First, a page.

Let’s start at the very beginning, what is vitamin D? Right, logically – a vitamin. Strictly speaking, this is wrong, vitamin D is a hormone. Actually, it is also called vitamin D3 and automatically produced by your body when in sunlight.
2000 years ago humans used to spend most of their days outside, wearing little to no clothes. Nowadays we barely get in contact with sunlight anymore, resulting in lower vitamin D levels. But what are the vitamin D benefits anyway?
Above all, vitamin D ensures effective absorption of calcium in the body, the preservation of bones and teeth, a healthy immune system and stable lower blood pressure. And in general, vitamin D prevents the onset of various diseases.
Although the body produces vitamin D by itself, studies show that about 95% of the Central European population suffers from vitamin D deficiency. That’s why supplementing vitamin D in the form of tablets or drops can be very useful.
Vitamin D benefits – The Facts.
As mentioned earlier, vitamin D is per definition not a vitamin but a pro-hormone. That means in its “raw” form, vitamin D is not a hormone, only after several transformation processes the body is able to make use of Vitamin D.
Most vitamins are essential, meaning they cannot be produced by the body itself and must be fed through diet. The process to transform vitamin D3 into a hormone starts in the liver, then the kidneys and only then, in its active form, can it be used by the body as calcitriol giving you the vitamin D benefits.
Under sunlight, our body produces vitamin D by itself and is able to “store” it. Vitamin D is rarely found in food, in small amounts for example in fish.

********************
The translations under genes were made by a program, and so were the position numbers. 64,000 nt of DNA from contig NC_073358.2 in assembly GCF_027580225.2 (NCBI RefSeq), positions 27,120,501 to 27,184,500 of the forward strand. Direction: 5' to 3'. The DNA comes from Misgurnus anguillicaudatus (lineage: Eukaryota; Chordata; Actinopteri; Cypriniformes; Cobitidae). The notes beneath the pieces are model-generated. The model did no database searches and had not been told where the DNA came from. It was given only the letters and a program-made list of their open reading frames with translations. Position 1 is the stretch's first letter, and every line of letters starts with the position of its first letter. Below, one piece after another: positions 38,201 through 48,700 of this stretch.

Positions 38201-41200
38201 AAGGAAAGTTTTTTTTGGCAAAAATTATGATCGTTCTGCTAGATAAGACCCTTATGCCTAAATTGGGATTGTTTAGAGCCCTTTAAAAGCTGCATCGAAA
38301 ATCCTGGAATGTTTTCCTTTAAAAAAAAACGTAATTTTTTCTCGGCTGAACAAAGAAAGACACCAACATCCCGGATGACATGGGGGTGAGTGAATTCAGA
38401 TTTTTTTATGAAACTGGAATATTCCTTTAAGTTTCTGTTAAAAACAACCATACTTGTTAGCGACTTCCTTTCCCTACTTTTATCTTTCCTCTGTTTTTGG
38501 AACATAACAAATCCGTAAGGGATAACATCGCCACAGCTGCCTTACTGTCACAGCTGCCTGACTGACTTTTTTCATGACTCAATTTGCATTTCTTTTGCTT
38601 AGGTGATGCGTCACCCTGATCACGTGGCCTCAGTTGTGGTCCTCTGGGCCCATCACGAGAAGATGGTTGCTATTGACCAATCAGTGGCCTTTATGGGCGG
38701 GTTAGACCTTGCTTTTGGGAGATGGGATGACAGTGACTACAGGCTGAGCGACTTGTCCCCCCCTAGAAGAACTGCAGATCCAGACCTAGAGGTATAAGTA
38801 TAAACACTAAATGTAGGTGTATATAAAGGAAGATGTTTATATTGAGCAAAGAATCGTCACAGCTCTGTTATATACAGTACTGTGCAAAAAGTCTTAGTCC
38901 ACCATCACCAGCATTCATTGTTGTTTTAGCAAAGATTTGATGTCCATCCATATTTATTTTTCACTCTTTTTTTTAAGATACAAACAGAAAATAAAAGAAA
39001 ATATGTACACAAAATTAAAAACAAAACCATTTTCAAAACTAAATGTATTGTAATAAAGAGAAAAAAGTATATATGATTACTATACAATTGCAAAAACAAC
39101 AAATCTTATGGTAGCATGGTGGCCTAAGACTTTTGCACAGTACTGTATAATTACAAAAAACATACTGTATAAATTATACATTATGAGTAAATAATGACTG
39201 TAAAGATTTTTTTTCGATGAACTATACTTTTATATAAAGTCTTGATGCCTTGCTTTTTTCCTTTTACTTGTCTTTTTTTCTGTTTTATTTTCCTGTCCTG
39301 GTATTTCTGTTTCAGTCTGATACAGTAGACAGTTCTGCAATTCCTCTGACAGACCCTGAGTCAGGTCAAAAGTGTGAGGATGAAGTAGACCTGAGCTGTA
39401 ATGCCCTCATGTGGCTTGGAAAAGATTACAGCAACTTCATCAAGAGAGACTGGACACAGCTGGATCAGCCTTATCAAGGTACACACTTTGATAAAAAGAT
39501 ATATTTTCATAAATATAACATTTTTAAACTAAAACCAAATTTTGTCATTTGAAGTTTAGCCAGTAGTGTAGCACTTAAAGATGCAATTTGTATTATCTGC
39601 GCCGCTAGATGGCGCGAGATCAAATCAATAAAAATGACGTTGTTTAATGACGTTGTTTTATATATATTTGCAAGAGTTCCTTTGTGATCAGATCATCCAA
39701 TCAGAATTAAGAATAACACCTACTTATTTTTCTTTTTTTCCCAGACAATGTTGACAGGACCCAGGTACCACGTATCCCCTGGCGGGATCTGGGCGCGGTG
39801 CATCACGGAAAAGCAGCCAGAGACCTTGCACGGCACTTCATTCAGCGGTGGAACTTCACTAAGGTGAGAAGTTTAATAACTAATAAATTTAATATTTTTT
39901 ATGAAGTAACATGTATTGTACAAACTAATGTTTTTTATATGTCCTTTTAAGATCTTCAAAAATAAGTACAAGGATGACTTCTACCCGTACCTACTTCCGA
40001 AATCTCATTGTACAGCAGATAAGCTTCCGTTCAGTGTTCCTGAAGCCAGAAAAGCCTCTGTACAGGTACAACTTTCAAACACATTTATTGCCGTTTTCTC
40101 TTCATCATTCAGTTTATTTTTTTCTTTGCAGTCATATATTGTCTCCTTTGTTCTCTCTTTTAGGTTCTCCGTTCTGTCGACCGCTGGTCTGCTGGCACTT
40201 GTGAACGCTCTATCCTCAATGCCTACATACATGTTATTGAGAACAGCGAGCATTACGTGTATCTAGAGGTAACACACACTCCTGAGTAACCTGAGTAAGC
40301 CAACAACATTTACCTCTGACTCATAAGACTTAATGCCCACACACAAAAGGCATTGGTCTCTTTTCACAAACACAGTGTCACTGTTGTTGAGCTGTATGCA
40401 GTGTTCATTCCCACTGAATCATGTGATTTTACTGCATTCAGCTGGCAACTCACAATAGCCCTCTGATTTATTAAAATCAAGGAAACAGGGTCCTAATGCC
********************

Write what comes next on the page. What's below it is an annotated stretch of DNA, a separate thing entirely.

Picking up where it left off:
Studies show that vitamin D has a half-life of about 5 weeks. This means that if you were to take 10,000IU of vitamin D today, only half would be used up in 5 weeks.
Therefore, vitamin D must not be taken every day, fixed intervals of about 2 weeks are sufficient.
Furthermore, the body can produce up to 20,000 IU in just 20 minutes under sunlight (if you are naked). So even 5,000 IU of Vitamin D, is just what the body can produce in 5 minutes.
As long as you stay in the sun for about 10 – 20 minutes, 2-4 times a week, your body should be able to produce sufficient vitamin D.
However, especially in winter and for people working in closed rooms this can be hard.
Studies show that about 80% of patients with pelvic fracture have vitamin D deficiency. Also, as depression rates are higher in winter, studies show a direct correlation between depression rates and vitamin d deficiency.
Vitamin D Benefits.
Let’s look at the benefits of vitamin D – and trust me, there are a lot!
The main function of vitamin D is to maintain and strengthen our bones. Vitamin D regulates the level of calcium and phosphorus in the blood, both of which are very important for strong bones.
Calcium, which would otherwise be excreted through the kidney, is absorbed by vitamin D and can be used by the body. Therefore, anyone suffering from calcium and vitamin D deficiency should not only supplement with calcium but also vitamin D.
Furthermore, low vitamin D levels are often associated with high blood pressure. Studies show that people with higher vitamin D levels have lower blood pressure and vice versa.
Therefore, one can assume that hypertension can (to some degree) be prevented by sufficient vitamin D admission.
Another function of vitamin D is to maintain a healthy immune system. Sufficient vitamin D intake is associated with a strong autoimmune system and prevents infection. Studies show that vitamin D is especially effective against diseases such as colds or flu.
Also, in general, there are tons of studies that attribute vitamin D to positive effects on diseases such as multiple sclerosis, arthritis, and even cancer.
Further studies bring vitamin D in connection with an increase in serotonin levels. Others tested the direct effect on people suffering from depression. Vitamin D helped.
This indicates, that one vitamin D benefit is that it is also effective against depression.
The most important benefit of vitamin D for you is the effect on the testosterone level. In one study, 54 men were given either a placebo or about 3,000 IU of vitamin D daily for one year. After one year, it was found that the testosterone levels of the vitamin D group increased by about 30%, whereas the testosterone level of the placebo group remained the same.
Many people report improved sleep quality after high dosage vitamin D supplementation. A recent study suggests: